Vinegar Syndrome unearths a strange duo of monochrome programmers: the would-be political potboiler THE CANDIDATE, and the low-rent gangster noir with a message JOHNNY GUNMAN.
THE CANDIDATE is Massachusetts senate hopeful Frank Carlson (Ted Knight, THE MARY TYLER MOORE show), but it's his absconded congressional campaign manager Buddy Parker ("introducing" Eric Mason, KISS OF THE TARANTULA), who is under investigation following a laundry list of scandals by a congressional inquisition. Represented by brassy attorney Rogers (Robin Raymond, THERE'S NO BUSINESS LIKE SHOW BUSINESS) are Parker's social secretary/"procurer" Samantha Ashley (Mamie Van Doren, COLLEGE CONFIDENTIAL) and Carlson's fiancée Angela Wallace (June Wilkinson, THE PRIVATE LIVES OF ADAM AND EVE), an English immigrant with a shady past. Through a series of flashbacks, we learn of the way in which Parker climbed to the top with a "social club" catering to influential big wigs. He first meets Samantha while she is working at a hotel in Florida. Frank takes a liking to her, but the feeling is not mutual. Fortunately, Angela flees into her room while trying to escape the house detective and the wife of her lover and seems a more ideal companion to Frank (who is already concerned about how Parker's past activities will reflect on his campaign). It turns out, however, that Parker's own indiscretions with playgirl Mona (Rachel Romen, RUN ANGEL RUN) might be what tanks Frank's career and his own political ambitions.
Allegedly based on a book of the same name by Frank Moceri (although I haven't found any records of it in library databases), THE CANDIDATE may have been shocking at the time, but there's very little in its catalogue of vices that will surprise today's viewer in light of the regular (and frequently more amusing) political scandals. It's a treat to see Knight in a more dramatic role, but he actually has very little to do here; and Mason is hardly a tragic figure or even a very sympathetic one. The film is more of a showcase for its female cast members, from Van Doren and Wilkinson – who spend much of their time miserable despite the camera's exploitation of their bodacious figures – to tragic Romen and Raymond's brassy attorney. For all of the production's glossiness on a low budget – including photography by Stanley Cortez (SHOCK CORRIDOR) who also shot VICE RAID and THE NAVY VS THE NIGHT MONSTERS with Van Doren – the end credits sloppily cite Van Doren as "Christine Ashley" in the end credits crawl.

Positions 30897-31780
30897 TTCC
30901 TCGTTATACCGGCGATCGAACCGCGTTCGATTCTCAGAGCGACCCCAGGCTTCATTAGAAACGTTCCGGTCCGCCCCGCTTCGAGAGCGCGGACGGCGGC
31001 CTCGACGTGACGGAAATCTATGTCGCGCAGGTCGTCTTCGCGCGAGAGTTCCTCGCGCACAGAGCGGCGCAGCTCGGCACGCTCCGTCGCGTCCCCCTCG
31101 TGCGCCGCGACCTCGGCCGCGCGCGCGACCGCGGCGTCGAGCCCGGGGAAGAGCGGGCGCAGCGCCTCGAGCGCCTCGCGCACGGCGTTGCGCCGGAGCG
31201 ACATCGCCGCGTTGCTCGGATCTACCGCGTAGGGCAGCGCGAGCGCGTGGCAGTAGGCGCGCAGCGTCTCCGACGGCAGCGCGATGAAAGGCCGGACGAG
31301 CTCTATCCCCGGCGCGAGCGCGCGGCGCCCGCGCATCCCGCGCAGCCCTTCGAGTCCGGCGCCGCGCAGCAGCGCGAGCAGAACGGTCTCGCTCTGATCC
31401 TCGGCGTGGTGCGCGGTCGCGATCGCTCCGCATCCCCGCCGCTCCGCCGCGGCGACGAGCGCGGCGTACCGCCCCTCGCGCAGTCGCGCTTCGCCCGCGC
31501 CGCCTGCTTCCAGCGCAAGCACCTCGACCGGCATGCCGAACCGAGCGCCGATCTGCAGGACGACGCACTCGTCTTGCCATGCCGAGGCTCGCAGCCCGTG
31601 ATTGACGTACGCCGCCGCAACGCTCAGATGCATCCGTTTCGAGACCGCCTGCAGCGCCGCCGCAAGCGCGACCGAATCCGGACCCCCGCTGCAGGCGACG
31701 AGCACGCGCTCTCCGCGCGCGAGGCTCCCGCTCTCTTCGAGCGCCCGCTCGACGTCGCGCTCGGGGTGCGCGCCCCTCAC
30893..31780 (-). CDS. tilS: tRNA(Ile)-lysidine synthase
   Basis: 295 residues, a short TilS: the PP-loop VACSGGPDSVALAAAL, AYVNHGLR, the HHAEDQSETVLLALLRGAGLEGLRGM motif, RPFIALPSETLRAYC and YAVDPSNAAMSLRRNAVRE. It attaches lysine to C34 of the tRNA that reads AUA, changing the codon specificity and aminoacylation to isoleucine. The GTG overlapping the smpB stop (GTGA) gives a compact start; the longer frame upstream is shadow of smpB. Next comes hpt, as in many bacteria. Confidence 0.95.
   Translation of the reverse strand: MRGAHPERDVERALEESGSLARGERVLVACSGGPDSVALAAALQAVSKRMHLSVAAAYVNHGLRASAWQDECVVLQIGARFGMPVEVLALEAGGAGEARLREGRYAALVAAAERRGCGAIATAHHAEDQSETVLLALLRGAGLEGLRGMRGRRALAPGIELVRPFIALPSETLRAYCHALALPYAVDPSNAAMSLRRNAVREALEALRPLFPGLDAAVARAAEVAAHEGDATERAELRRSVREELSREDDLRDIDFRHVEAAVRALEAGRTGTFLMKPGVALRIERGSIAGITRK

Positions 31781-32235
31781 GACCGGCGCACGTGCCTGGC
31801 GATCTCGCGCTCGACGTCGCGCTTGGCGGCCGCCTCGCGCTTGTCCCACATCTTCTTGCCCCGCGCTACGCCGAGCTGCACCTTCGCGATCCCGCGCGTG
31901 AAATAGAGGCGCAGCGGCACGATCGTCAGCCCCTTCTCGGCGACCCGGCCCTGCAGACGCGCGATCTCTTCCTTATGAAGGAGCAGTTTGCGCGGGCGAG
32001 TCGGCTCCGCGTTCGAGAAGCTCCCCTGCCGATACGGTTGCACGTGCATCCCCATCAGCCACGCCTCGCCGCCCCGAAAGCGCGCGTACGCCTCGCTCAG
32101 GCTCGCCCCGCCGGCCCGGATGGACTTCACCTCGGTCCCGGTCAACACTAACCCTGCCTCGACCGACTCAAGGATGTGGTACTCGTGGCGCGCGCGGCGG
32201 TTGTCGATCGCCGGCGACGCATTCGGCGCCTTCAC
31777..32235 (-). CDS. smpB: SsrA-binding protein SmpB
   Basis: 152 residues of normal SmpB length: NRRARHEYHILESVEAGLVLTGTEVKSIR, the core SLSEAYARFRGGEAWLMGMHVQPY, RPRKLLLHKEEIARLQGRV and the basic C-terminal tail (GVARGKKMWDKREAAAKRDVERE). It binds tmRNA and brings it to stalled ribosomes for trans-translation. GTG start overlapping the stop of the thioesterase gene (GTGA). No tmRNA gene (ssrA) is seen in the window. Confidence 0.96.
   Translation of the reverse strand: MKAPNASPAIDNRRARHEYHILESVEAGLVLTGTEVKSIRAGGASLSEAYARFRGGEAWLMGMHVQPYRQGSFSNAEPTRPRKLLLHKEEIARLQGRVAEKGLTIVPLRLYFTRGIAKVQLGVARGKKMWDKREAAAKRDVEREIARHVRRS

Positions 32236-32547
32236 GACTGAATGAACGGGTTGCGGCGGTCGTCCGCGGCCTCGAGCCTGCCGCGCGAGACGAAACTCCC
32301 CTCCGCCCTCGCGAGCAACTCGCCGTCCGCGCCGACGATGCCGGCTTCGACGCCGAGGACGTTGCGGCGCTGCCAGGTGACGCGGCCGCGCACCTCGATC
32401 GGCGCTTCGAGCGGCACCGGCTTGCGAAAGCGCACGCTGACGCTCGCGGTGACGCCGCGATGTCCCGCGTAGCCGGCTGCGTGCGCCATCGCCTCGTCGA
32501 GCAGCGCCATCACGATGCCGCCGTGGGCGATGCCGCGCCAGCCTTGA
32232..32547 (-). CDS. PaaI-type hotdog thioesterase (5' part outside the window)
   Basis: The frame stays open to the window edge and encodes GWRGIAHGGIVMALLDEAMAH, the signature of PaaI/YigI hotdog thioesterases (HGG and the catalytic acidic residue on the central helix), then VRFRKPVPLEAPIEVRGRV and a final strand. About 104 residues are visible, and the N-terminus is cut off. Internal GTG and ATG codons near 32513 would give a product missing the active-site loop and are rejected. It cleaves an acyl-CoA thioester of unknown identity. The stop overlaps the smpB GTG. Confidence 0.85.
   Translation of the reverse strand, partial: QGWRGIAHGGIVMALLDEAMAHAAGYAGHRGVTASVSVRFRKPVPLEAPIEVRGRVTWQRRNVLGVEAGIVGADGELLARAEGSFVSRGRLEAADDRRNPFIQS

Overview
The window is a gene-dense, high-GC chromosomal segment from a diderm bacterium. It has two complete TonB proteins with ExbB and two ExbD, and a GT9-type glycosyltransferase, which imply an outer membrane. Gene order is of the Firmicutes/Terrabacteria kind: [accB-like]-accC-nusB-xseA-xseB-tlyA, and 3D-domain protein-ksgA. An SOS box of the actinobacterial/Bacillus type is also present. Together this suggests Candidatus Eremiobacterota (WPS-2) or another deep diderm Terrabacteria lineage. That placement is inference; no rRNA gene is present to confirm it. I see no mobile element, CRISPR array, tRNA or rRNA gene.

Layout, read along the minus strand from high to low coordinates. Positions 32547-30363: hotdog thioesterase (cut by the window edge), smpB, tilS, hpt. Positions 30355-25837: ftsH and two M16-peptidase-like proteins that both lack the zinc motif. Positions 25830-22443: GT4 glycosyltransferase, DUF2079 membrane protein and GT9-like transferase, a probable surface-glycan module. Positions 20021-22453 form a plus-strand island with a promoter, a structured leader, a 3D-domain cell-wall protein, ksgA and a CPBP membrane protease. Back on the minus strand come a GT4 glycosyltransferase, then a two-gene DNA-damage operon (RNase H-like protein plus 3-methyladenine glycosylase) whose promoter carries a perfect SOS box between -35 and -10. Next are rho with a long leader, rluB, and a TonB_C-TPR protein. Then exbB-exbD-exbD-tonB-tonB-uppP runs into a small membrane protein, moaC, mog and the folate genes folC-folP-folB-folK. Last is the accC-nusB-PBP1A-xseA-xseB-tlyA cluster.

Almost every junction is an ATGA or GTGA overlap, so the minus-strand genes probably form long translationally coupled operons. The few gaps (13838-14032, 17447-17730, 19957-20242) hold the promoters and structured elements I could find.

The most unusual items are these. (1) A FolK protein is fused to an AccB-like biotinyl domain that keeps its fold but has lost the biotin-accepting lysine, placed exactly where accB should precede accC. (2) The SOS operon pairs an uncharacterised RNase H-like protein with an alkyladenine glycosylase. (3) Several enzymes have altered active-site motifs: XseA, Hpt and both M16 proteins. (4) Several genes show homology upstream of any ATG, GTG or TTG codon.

When gangster Lou Caddy (Nick Rosse) is finally caught and convicted (of tax evasion), he arranges for his territory and operations to be split in half between vicious Allie (Johnny Seven, TV's IRONSIDE) and cool Johnny G. (Martin Brooks, THE SIX BILLION DOLLAR MAN and THE BIONIC WOMAN). Allie – goaded by his wife Mimi (Playboy Playmate Carrie Radison) – does not want to share, however, and decides to rub Johnny out. News travels fast and Johnny takes to the street in search of Allie. Stopping off in a Greenwich Village café owned by Leona (Leona Anderson, THE HOUSE ON HAUNTED HILL), Johnny finds himself in the company of elderly plasterer Max (Anatol Winogradoff, SO LOVELY… SO DEADLY) and pretentious playwright Sidney (Woodrow Parfrey, DIRTY HARRY). All three take an interest in journalist "Coffee" (the enervating Ann Donaldson) who agrees to spend two hours with each man – before heading back to her home town having not found success in the city – in search of something to write about.
While it might have made an effective poverty row noir a decade earlier or even an arty, minimalist masterpiece in the hands of someone like Edgar G. Ulmer, JOHNNY GUNMAN is just clunky and cheap. The structure of "Coffee" spending time with each of the men serves only to give opportunities for her to moan over her conflicted emotions about "caged tiger" Johnny and her fears about what might become of him. There are some surprises to be had when the creepy intellectual guy does turn out to be a creep, and there's some suspense towards the end towards the climax but the direction of Art Ford – a music show host who also penned a song for the film – is static and Donaldson's protagonist is dull (Brooks, Seven, and Radison all give better performances and were more deserving of a better script). The film does raise the issue of juvenile delinquents following in the footsteps of gangsters, but only gives it lip service.
THE CANDIDATE is presented in a progressive, anamorphic 1.85:1 widescreen transfer, and the results are gorgeous throughout, giving the film the look of a studio production rather than an independent (it was pretty much all shot at Samuel Goldwyn Studios with all of the D.C. and Florida exteriors being stock footage). Whatever hiss and crackling there is on the Dolby Digital 2.0 mono track is thoroughly unobtrusive. JOHNNY GUNMAN's fullscreen transfer also looks beautiful despite limitations of the production itself (both film's 35mm elements have been mastered in 2K). This seems to be a reissue print since it contains both the "Tudar Pictures" presents title card which is preceded by "The Film Group presents". The Dolby Digital 2.0 mono is in slightly hissier condition but that does not interfere with the dialogue. For fans of Van Doren and Knight only. (Eric Cotenas)
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